Case Study: Island Prosperity Rural Broadband Fund Holland College Telepresent Remote Classroom
The Computer Information Systems Distance program is targeted to students interested in entering the technology sector, existing technology workers who want to upgrade skills, transitioning workers in traditional industries who want to change occupations, and part-time learners who wish to continue to work in rural areas and obtain training outside normal working hours. By targeting these market segments with innovative, engaging, and accessible methods to acquire new information technology skills and providing ways for existing workers to upgrade their current skill set, the project has significant benefits for rural areas of PEI as well as the information technology industry.
Traditional distance education is static and non-engaging by nature. Instructors typically post lecture notes and assignments to the web via a learning management system. Distance students traditionally worked in isolation and independently to complete the assignments and send them back to the instructors. Student queries in these situations are generally handled by e-mail. This can be inefficient, causing frustration for students, because they may not be able to get the information they need until the following day, if they are doing their class work at night. Lack of communication or perceived lack of response leads to frustration and, in some cases, may cause students to drop the course. Staff in the Computer Information Distance program at Holland College wanted to find an effective way to circumnavigate those problems.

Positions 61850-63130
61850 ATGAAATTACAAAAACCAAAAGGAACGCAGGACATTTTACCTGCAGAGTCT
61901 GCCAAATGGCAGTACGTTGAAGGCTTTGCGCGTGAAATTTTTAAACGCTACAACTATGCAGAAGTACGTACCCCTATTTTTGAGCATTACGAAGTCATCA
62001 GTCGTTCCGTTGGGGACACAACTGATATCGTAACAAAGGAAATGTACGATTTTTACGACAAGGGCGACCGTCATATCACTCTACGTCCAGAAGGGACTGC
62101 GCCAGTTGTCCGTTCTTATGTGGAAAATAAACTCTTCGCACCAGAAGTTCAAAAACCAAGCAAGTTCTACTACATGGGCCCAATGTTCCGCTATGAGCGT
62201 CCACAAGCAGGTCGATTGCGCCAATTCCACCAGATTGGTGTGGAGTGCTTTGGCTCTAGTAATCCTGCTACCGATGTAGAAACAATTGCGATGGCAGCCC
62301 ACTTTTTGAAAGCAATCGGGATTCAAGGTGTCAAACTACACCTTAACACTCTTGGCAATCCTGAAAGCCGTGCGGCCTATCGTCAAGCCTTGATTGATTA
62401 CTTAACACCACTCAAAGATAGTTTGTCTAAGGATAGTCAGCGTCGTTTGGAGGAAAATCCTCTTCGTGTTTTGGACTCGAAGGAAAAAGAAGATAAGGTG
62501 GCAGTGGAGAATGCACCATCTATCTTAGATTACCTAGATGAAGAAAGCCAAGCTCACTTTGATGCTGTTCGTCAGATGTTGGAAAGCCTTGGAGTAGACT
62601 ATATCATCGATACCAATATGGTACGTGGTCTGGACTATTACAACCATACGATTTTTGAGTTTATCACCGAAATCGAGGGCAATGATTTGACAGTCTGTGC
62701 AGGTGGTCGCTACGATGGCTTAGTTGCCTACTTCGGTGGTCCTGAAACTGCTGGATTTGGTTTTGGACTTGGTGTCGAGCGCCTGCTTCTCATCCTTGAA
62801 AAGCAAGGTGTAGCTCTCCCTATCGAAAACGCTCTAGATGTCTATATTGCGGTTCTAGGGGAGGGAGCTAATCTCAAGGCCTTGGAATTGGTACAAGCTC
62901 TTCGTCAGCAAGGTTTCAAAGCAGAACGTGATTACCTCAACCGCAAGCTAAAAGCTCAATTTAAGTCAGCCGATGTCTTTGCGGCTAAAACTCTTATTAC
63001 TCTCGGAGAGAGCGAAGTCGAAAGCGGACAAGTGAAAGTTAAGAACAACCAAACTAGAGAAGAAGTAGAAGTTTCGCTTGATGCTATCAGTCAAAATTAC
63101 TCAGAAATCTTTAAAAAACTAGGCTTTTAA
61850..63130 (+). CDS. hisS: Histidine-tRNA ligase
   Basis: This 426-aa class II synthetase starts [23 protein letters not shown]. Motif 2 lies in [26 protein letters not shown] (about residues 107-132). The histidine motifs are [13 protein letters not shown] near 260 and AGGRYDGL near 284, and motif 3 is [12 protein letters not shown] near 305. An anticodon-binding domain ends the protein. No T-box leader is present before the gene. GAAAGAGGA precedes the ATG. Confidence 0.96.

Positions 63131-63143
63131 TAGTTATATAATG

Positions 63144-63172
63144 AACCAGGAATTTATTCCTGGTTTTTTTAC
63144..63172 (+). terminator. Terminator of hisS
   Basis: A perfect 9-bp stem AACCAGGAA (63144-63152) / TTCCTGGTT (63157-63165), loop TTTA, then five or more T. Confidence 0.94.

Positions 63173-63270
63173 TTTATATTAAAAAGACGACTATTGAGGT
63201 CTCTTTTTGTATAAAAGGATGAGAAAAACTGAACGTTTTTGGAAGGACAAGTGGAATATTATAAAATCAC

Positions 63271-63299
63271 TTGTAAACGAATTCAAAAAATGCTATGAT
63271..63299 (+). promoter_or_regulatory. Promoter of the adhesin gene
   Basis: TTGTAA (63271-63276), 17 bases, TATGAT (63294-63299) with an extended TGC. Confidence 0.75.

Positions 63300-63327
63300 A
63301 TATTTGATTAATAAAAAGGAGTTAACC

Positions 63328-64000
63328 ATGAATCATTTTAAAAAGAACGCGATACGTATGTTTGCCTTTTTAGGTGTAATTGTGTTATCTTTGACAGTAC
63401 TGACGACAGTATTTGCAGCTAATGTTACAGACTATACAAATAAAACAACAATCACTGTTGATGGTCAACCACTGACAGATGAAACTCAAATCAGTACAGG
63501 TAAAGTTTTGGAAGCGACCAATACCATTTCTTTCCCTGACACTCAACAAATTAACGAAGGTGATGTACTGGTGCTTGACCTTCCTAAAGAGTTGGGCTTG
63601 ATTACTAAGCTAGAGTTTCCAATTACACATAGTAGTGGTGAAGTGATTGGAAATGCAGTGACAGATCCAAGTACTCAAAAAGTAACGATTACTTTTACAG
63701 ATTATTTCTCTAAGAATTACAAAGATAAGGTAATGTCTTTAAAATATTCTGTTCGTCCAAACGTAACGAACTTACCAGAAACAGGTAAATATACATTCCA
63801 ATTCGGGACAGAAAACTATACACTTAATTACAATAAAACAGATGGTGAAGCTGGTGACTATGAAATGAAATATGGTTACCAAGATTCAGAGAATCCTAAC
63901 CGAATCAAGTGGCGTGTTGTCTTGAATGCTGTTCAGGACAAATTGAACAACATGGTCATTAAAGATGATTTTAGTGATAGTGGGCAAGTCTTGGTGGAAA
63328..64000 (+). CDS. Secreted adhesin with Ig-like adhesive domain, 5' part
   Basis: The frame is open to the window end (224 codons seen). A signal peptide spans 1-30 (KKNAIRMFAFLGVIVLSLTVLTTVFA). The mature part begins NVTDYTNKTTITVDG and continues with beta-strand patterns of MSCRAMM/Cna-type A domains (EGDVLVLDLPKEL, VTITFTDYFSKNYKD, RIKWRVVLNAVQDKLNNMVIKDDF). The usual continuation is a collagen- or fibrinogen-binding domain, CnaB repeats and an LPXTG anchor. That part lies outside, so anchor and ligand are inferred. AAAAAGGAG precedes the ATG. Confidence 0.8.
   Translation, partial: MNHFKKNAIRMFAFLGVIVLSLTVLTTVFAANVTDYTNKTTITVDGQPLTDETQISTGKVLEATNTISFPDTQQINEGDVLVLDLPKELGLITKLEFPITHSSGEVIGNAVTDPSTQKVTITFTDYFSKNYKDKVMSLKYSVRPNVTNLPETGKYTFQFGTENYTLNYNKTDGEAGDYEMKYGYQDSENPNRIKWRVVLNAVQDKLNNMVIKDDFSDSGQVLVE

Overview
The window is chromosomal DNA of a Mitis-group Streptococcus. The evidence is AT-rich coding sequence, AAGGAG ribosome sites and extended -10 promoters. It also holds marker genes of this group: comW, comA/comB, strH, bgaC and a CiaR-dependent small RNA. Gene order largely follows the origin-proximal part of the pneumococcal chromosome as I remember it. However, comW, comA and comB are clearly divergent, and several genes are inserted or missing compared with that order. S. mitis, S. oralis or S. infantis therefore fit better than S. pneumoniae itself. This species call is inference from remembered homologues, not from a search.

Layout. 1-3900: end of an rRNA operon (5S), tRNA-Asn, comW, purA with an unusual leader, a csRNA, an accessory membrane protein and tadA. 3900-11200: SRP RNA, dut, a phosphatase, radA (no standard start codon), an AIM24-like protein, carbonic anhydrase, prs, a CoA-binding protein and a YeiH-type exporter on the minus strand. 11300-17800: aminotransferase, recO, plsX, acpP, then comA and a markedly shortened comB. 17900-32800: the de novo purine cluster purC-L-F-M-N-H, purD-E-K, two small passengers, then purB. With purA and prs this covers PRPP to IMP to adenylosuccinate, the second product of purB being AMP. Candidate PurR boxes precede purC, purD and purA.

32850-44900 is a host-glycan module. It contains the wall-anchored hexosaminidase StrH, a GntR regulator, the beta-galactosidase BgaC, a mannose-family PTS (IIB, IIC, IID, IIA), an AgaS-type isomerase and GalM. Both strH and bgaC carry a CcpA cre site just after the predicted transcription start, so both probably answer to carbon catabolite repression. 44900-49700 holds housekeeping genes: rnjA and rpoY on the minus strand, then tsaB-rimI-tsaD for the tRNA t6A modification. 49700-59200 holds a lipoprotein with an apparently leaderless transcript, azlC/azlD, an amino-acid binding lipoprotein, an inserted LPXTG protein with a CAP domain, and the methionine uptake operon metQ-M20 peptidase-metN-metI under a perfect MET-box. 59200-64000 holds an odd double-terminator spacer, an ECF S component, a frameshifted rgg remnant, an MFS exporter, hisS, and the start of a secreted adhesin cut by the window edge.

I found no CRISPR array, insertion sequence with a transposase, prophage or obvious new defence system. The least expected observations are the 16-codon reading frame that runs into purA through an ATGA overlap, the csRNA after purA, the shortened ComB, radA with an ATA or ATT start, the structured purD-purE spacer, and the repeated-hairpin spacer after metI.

Through Telepresent, distance learners can connect to live lectures and participate in discussions via web cams and desktop sharing applications, enabling them to be part of the in-class experience, and reducing the drop-out rate. Part-time learners who work during traditional class hours can review taped lectures during the evenings. In-class students will have the option of reviewing the recorded lectures to assist with understanding and retention.
“We recognize that the use of this is not new or cutting edge; all of the technology that we’re using has and is being used in many other areas. However, now that it is affordable, stable, and accessible, we have found a creative way to apply it to better engage our distance learners, the majority of whom live in rural areas.”
Mike Beamish, Learning Manager
Computer Information Systems Distance program